Bill Hass on the ACC: Just Call Him Macho Harris and Watch Him Change a Game
Dec. 3, 2008
By Bill Hass
GREENSBORO, N.C. - It's a simple creed but one that fits perfectly for Macho Harris.
"When the opportunity arises, what are you going to do?" he said. "Are you going to freeze or are you going to make a play and be a game-changer?"
Anyone who has seen the Virginia Tech senior play knows what his answer is. He has delivered the kind of performance that has helped the Hokies to the ACC Championship Game for the second straight year and the third time in his four seasons.
Virginia Tech will play Boston College at 1 p.m. Saturday in Raymond James Stadium in Tampa, Fla., a rematch of last year's title game won by the Hokies in Jacksonville.
Harris' primary position is cornerback, but he also plays wide receiver and returns punts. It was that kind of versatility at Highland Springs, Va., High School that caught the eye of Hokies coach Frank Beamer.
"I remember the night I went to see him play," Beamer said. "He scored three or four different ways - an interception return for a touchdown, a tailback run for a touchdown, a punt return. He is really a good player."
Boston College coach Jeff Jagodzinski is impressed with Harris' many roles.
"He does everything for them," Jagodzinski said. "He makes things happen when the ball is in his hands. All the things that he can do speak for his talent. We're aware when he's in the game (on offense). They use him really well and they use him on decoys, too."
Before we go any further, let's clear up this name thing. He's listed as Victor "Macho" Harris in Virginia Tech releases and his given name is Victor Lorne Harris, Jr. But as far as he's concerned, there's just one thing to call him - Macho.
"I've had the name all my life, ever since I was a kid," Harris said. "I got it from my dad. He didn't want to name me a just regular name; he wanted to name me a masculine name. He came up with Macho and it stuck with me ever since. I don't ever remember, not one time, somebody calling me Victor. Not my Mom or my family. Nobody called me that."
Harris said classmates, if they aren't aware of who he is, might see his name on the class rolls and call him Victor.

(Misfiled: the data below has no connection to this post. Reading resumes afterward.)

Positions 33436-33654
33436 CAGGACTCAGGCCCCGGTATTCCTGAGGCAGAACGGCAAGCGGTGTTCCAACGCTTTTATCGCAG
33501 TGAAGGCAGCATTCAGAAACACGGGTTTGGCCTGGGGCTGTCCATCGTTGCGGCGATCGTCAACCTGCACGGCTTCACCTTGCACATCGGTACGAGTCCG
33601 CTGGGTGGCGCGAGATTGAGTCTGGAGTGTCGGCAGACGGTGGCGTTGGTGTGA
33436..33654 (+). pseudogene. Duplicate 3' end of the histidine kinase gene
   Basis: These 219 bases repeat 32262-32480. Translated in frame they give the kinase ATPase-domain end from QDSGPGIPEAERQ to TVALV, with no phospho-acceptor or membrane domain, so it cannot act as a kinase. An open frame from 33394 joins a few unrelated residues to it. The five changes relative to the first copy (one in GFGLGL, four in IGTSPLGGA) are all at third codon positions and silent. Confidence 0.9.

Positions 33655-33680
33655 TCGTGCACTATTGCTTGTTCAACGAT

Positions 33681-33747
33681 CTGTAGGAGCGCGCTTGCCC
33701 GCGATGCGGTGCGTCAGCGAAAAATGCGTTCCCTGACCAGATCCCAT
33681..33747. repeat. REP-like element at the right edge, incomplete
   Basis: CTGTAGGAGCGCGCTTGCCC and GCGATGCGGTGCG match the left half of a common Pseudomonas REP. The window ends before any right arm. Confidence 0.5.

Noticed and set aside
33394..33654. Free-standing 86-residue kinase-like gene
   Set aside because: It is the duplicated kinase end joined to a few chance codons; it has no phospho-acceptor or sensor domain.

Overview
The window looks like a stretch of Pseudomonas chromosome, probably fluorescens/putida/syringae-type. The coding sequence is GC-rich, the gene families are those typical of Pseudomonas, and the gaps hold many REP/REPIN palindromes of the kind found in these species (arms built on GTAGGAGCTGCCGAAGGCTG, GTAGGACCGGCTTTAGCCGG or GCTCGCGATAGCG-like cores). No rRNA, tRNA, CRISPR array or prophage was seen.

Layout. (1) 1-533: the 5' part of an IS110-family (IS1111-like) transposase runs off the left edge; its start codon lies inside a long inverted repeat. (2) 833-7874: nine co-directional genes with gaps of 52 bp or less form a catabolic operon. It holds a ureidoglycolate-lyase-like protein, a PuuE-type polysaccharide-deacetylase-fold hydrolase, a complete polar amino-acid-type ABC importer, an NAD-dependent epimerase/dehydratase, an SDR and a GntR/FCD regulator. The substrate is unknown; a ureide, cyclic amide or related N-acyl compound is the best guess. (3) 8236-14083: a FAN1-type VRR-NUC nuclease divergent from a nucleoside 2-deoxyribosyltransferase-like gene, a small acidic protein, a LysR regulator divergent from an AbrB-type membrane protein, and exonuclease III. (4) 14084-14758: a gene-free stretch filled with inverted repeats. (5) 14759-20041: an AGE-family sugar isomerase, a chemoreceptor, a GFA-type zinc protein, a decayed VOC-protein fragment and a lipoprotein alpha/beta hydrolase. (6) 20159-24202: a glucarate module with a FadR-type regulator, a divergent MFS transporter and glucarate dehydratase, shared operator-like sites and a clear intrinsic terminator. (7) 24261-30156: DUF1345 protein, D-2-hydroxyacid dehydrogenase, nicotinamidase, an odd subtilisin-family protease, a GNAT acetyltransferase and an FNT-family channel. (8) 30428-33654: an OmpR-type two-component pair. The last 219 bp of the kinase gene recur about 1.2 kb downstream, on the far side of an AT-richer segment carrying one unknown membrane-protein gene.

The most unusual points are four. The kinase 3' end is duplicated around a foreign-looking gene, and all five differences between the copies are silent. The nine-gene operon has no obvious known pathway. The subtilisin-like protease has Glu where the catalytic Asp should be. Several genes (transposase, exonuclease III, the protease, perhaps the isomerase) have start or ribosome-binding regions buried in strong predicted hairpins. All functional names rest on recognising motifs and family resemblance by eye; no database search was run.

"But when they find out who I am, they call me Macho by the end of the day," he said.
Over his career, opposing coaches have gotten to know him by that name, too.
"He's very athletic, he's got excellent instincts, he's got a real feel for the game and he lives up to his name - he's the Macho Man," said Virginia coach Al Groh. "He plays with a lot of bravado, which he has certainly earned.
"He's aggressive and quite obviously is a very confident player. That confidence, I'm sure, is bolstered by the amount of times when he's gone for a play and it has turned out to his advantage."
Harris enjoys his various roles, which means that his time is divided in practice. He spends most of it with the defense, but on various days will also practice with the offense and with special teams, which are under the watchful eye of Beamer.
So far this season Harris has rushed for five times 48 yards and caught eight passes for 63 more. He has returned 20 punts for an average of 10.3 yards.
Whatever he's asked to do - and Beamer would love to use him more often on kickoff returns but doesn't want to wear him out - Harris embraces the task and says he doesn't have a favorite.
"I really do feel blessed," Harris said. "Coming out of high school, the coaches knew what I was capable of doing. They told me I was going to be given a chance to play on offense and special teams, too.
"To be honest with you, all of this is fun for me. I love this game of football. I tell the coaches I'll do anything to help the team, and it's given me the opportunity to do something I really love."